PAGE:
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On looking back to 1931, the scene, as compared to today, was a very different one. In those days there were places known as "The Bishop's Walk", "The Big Shed", "The Pre. Prep Room", and "The Day Boy's Corner". There were also people with extraordinary names: "The Bas", "The Dail", "Bunny", "Hugo". Memorable days and memorable men.
It would appear that the past forty years have changed the face of the earth more so than any other similar period since the beginning of the world. Progress is the all important word in recent decades and, no doubt, will continue to be a word of importance for the following decades. It would seem a reasonable comment to say that the meaning of civilisation has altered and is altering almost every year. On looking back it seems extraordinary that there was no spaceship, TV, moon walks, very little radio and virtually no commercial air traffic in the 1930s. These are more or less commonplace things today and even the normal amenities of the early 1930s have changed so much that they would be almost unrecognisable in the 1930s. clothes, bicycles, motorcars, ships, trains: all these have changed enormously and it is hoped that they have changed for the better. Modern buildings are of a completely different design and construction to what they were forty years ago. Everything is different. Yet, on reflection maybe there is something that is not so different and here criticism, wholesome criticism, may be warranted.
The writer's recollection is still quite clear on the education system in St. Peter's from 1925 to 1931. Let it be clearly understood that the somewhat critical remarks which follow are not aimed at St. Peter's but are aimed at the educational method all over the country.
The beginning and end of education, as it was known, in the 1920s and 1930s, revolved around the passing of two examinations in a Secondary School. The Intermediate and the Leaving Certificate are of course the exams in question. It seems amazing that with all the changes in every recent decade that the same basic principle of education for examination has hardly changed at all. Admittedly, there is some slight introduction of an Oral Test, but the Oral Test is limited to a few subjects and is not looked on as an important part of the examination up to now. Surely as the world changes the preparation for young people to meet that world should also change. The writer, unfortunately has not the ability to suggest a perfect education system at Secondary level, but with great temerity would hope that persons who have the ability and the responsibility might possibly look at the alternative methods which should be utilised and are available. On very general lines, many people feel that a system of interview rather than written question and answer could be developed and that this development would be a better test of the student's aptitude than the present outdated examination system. Education is a difficult word to define. It is the writer's opinion that education really means to teach a student how to meet his fellow man, how to understand his fellow man and how to live with his fellow man. If the educators bore this in mind, and if they accept these terms a true definition, then surely alterations would soon appear in the whole educations programme.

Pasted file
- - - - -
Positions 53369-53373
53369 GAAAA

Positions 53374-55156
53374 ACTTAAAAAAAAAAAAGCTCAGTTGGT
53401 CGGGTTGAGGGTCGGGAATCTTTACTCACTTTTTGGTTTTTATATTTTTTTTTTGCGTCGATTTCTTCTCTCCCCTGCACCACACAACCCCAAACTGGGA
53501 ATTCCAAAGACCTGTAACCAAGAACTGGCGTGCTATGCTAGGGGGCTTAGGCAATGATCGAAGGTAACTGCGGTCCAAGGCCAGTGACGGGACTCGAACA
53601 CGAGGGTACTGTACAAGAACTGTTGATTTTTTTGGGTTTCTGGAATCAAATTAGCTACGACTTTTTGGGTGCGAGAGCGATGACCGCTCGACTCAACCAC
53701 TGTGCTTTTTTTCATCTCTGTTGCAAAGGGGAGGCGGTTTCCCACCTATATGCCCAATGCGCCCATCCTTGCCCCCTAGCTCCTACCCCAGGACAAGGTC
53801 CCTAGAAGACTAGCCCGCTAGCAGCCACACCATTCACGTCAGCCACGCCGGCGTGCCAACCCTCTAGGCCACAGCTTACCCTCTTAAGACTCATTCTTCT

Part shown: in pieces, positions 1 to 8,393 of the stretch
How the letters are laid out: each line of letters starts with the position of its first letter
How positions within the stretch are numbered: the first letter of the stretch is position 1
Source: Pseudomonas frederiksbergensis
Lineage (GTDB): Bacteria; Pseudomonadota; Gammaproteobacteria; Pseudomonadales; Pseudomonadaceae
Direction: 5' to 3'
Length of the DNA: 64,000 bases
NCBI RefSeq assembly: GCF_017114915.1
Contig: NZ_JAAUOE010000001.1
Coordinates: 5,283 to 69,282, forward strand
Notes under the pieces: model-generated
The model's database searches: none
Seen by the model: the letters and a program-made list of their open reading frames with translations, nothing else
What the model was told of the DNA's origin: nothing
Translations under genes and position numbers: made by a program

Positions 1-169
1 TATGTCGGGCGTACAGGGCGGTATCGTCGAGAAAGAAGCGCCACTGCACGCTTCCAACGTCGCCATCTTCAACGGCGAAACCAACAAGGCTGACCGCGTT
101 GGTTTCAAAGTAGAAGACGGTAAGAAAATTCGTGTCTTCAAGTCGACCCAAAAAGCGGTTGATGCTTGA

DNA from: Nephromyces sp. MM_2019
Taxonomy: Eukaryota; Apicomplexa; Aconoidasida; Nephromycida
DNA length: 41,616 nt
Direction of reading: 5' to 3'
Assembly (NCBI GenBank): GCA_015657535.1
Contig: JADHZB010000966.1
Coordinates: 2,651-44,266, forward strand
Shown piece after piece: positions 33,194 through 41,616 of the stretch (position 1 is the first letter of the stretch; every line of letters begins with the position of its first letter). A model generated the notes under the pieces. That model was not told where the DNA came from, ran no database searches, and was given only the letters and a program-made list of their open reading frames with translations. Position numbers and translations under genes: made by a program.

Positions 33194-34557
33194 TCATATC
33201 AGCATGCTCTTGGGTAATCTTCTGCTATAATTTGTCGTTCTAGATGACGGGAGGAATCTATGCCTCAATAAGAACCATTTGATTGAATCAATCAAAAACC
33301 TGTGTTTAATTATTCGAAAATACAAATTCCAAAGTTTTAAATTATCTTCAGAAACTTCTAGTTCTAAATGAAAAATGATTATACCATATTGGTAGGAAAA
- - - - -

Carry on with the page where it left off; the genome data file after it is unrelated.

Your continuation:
Finally, and with full knowledge of the risk that is being run, a mention must be made of games at St. Peter's. It is very desirable to be a good sportsman and a good athlete. It is also very difficult, when the athletic description is: Height 5 ft. 6 ins. Weight 9st. 10 lbs.
The writer knows this because he is in that group. A keen interest in sport, however, is a most commendable thing and is, undoubtedly a major part of a person's education. It could possibly be suggested then that St. Peter's might enlarge their sporting activities. Many schools in Ireland of much smaller size participate in all possible games. They take part in Provincial and National Competitions, in such games as: Gaelic Football, Hurling, Handball, Rugby, Tennis, Soccer, Athletics, Swimming, Basketball and other healthy outdoor and indoor past times.
Wexford is proud of St. Peter's and would like to see it takes its proper place in the school community. That last remark will probably bring a shower of abuse on the writer but let it be known quite publicly, that no one alive takes more pride in the title "St. Peter's Boy", than the writer of this article.
Raymond E. Corish.